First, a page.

‘I would observe things like, when X speaks everyone goes quiet. It would make me question if it was a pattern in the family? If they tell me there is a lot of conflict in this family I ask, how does that roll? If there is a blue, what happens next, what happens after that until they get to the next blue. I want them to see how cyclic some of their family behaviour is.’

From her observations, Lyn is convinced that what influences families the most is cross-generational history.

‘It’s a bit like a book of library cards that sit in your subconscious and they are influencing your behaviour all the time. But you don’t know they are. And while you don’t know they are, you don’t have a choice whether you continue or not.

‘It is amazing how often a family would come together for a family meeting and no-one would really know why. Looking at their family history tree, I would ask the oldest man about their father’s retirement and when it happened. They would say Dad moved to town when he was 72. I would look at the man sitting there and he would be 71.

‘It’s like we are programmed by our previous experience. I had seen from counselling the same pattern. Women who were suffering domestic violence often had mothers who had suffered in the same way. By probing, I learnt it was usually the same triggers which prompted them to leave.’

While a workable succession or retirement plan is the ultimate aim of Lyn’s work, she is very clear on where her role starts and ends.

‘My whole aim is to get the family to a point where they can agree on an outcome. I don’t have any skills in how to execute that outcome, that’s the work of accountants and solicitors,’ she explains.

Surprisingly, for most families, only one facilitation meeting is held before Lyn’s work is done.

‘A typical meeting will start early in the morning and go all day, maybe until six or seven o’clock in the evening. By that time, none of them ever want to see me again. I have stepped on everybody’s toes by then. They have usually made more decisions then they realise. They get a set of notes at the end of the process that they can give to their accountant and solicitor and say this is where the family wants to go, you tell us how to get there.’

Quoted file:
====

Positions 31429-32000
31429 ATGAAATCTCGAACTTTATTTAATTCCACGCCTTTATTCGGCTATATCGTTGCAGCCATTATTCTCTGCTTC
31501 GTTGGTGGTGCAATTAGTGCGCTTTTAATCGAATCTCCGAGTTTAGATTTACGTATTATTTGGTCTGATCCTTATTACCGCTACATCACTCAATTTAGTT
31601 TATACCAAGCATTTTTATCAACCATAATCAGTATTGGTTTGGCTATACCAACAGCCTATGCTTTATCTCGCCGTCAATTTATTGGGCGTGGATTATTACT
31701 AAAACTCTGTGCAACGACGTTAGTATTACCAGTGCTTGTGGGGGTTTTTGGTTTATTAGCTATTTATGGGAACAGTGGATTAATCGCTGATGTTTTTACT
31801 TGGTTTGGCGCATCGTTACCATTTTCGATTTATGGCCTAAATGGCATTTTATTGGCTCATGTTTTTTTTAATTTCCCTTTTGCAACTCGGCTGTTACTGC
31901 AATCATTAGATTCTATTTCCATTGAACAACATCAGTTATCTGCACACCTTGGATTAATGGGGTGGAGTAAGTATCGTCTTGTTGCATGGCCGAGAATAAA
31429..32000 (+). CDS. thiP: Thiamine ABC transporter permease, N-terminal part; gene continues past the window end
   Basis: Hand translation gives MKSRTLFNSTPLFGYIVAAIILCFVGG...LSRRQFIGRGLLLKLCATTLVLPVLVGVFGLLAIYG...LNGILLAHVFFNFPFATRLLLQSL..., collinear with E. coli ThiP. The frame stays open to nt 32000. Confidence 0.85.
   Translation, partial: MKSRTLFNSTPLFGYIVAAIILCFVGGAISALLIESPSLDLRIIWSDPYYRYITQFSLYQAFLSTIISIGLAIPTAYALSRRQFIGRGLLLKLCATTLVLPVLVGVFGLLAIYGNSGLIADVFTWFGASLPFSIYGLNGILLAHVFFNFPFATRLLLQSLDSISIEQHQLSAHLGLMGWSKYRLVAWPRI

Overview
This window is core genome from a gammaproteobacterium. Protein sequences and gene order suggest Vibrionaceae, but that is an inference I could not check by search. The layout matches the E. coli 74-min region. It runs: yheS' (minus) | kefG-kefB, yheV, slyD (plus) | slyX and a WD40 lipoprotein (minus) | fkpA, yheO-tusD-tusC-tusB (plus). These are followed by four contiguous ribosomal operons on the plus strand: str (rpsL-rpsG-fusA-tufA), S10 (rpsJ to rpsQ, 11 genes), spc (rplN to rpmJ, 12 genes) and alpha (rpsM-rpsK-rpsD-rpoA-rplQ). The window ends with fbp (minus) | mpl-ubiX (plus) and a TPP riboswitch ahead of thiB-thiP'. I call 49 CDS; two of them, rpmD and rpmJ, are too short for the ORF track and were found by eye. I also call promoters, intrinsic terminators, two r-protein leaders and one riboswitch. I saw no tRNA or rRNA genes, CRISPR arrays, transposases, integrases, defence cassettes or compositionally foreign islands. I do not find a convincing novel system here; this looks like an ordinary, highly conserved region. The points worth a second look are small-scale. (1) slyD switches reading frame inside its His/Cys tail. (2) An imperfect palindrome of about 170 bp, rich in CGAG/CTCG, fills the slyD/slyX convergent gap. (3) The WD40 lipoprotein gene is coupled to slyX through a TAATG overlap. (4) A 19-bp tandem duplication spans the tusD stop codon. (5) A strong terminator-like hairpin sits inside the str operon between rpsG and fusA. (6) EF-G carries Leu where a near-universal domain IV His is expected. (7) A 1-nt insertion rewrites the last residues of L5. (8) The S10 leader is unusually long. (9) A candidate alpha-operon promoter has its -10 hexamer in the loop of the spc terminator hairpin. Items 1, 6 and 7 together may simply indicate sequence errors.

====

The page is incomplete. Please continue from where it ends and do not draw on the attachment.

The process of delving into farm family dynamics over nearly 30 years has provided many insights in human nature but none more so, perhaps, than Lyn’s own somewhat difficult transition to retirement.

The eight or so year-long process has highlighted many parallels between her mental journey and that of her farmer clients. One of the main obstacles to retirement for farmers, she believes is the loss of self-esteem many suffer.

‘If your whole life is tied up with being a farmer and you don’t see yourself as anything else, retirement is a huge change. When they do move, they (male farmers) often don’t live long because they don’t have any identity outside farming and they don’t have any life outside the farm,’ she says.

‘That’s why the ones who can, hand over and stay until they have a major health issue and become a bit of a gopher around the place, that suits them because they don’t have to form a new identity.’

For Lyn, despite playing a part in her grandchildren’s lives and regularly volunteering at a childcare centre in Dubbo, she admits to having struggled with her own loss of self-esteem and identity and can empathise with farmers.

‘I thought my self-esteem was more tied up with family but I didn’t realise that your kids don’t think you have anything to offer and that damages your self-esteem. And I guess I got more from my work than I realised.

‘Talking in front of big crowds impressed people and I think I got a bit addicted to being told how good I was—and I missed that.’ ■